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From the Archive: French anti-Semitism deja vu

A woman and her child were attacked on May 15, 2014 near this intersection in central Paris. (Wikimedia Commons)

A woman and her child were attacked on May 15, 2014 near this intersection in central Paris. (Wikimedia Commons)

Concern about anti-Semitism in France has been mounting in recent weeks. Earlier this month, the head of France’s Jewish umbrella organization, told a New York audience that French Jews are increasingly threatened by far-right parties, disaffected Arab and Muslim youth, and anti-Israel sentiment.

A few days later, a woman yelling anti-Semitic slurs assaulted a Jewish mother and her baby at a Paris bus stop. And a recent survey indicated that almost 75 percent of French Jews were considering emigrating.

In July 1934, A. Herenroth, JTA’s Paris correspondent published an essay in three installments detailing the re-emergence of anti-Semitism in France, a problem that the author said had been relatively dormant since the Dreyfus Affair, when a Jewish major was wrongly convicted of treason.

Herenroth wrote that anti-Semitic newspapers were proliferating and that while German Jewish refugees — who began arriving after Hitler’s rise to power — had initially been welcomed, they were starting to spur resentment.  Numerous French leftists  were accusing the new arrivals of trying to drag France into a war with Germany.

At the end of the second installment, Herenroth asked:

Is it possible after the foregoing to speak of “anti-Semitism in France?” It seems to us that this is premature. There undoubtedly is evident a certain growth of moods favorable to the rise of anti-Semitism, but it is still to early to conclude from this that France will be beaten by that stream of hatred of humanity which passed like such a stormy wave over the countries of Eastern and Central Europe.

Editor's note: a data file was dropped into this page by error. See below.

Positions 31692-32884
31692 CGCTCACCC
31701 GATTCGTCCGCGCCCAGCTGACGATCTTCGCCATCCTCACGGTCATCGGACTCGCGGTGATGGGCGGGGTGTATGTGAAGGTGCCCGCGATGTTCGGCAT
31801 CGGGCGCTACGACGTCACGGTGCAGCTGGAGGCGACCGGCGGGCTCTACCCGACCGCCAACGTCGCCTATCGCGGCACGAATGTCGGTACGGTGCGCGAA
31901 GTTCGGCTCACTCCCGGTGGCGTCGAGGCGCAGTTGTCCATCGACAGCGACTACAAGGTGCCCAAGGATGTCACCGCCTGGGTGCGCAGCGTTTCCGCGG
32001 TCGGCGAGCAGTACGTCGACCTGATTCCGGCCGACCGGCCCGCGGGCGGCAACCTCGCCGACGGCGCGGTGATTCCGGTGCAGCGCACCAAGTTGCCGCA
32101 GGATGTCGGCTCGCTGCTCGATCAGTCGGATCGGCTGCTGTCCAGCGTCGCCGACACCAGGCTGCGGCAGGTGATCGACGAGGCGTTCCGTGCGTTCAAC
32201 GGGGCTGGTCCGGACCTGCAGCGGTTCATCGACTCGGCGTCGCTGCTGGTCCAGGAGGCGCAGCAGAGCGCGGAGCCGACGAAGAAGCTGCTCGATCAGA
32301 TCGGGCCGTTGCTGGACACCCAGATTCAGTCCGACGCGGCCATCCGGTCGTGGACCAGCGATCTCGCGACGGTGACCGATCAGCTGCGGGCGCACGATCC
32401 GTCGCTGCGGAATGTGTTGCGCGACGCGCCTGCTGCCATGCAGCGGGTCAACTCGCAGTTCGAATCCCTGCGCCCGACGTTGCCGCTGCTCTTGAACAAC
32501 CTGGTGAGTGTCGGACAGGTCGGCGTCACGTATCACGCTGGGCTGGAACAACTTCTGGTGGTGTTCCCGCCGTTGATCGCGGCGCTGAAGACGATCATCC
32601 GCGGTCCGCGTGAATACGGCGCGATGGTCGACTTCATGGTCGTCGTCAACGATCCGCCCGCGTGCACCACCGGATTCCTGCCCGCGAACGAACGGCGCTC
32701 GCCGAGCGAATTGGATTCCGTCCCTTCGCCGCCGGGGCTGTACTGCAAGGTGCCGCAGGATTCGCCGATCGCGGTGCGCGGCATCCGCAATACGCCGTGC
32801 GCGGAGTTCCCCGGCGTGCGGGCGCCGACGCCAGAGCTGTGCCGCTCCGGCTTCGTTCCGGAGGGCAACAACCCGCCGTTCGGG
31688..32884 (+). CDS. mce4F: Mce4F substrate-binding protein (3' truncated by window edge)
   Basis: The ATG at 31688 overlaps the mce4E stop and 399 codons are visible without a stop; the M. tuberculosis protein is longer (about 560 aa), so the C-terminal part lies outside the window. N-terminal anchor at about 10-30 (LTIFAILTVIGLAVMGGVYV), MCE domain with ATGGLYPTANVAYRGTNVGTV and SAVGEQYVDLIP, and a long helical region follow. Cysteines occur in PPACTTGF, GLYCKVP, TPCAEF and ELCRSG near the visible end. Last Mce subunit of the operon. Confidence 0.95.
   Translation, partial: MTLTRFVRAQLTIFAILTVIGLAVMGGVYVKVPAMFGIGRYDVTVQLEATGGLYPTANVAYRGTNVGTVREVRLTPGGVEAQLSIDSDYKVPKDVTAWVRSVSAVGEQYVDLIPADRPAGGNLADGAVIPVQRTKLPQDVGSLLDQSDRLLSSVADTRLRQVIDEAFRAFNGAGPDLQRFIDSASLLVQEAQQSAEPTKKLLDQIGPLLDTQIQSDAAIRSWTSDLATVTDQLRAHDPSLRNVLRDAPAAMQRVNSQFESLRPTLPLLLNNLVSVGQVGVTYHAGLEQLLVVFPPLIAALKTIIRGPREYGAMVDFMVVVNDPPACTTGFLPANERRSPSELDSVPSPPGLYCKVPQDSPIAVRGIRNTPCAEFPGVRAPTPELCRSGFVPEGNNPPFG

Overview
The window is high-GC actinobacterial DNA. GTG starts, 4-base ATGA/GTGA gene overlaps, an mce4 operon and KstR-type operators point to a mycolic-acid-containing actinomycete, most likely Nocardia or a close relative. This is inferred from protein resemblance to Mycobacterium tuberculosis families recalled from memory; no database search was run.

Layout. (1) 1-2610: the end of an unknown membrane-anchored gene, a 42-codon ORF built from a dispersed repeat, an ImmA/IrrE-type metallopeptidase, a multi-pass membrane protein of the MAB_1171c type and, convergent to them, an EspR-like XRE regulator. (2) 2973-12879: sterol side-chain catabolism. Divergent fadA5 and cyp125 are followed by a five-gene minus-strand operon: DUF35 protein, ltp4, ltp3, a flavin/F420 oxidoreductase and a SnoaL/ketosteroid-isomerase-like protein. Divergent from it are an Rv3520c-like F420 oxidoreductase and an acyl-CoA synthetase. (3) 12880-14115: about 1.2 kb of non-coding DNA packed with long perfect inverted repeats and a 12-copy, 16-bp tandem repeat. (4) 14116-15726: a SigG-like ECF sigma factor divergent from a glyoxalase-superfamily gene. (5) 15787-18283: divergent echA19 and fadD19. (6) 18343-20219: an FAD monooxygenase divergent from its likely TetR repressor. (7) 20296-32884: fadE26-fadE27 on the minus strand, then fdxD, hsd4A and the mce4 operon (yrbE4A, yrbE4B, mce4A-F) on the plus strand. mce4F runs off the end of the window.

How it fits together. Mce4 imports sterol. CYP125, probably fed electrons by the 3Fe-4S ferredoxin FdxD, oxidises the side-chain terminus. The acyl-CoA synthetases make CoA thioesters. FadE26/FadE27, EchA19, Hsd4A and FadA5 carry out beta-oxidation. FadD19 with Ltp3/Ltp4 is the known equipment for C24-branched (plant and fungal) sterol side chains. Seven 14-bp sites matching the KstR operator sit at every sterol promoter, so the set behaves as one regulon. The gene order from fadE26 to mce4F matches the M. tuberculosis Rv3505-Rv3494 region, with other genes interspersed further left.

But by the third installment, Herenroth was already less sanguine, saying that anti-Semitism was rapidly evolving from a “mood” to a “movement,” of “substantial, if not threatening proportions.”

Somewhat prophetically, given that the Nazis would, without too much difficulty, invade France less than six years after the article’s publication, eventually rounding up the country’s Jews for extermination, Herenroth concluded:

French anti-Semitism of the new type is now in the process of birth and its true nature is not yet known to us. The immediate future will reveal this enemy force with which French Jewry will have to contend. 

 

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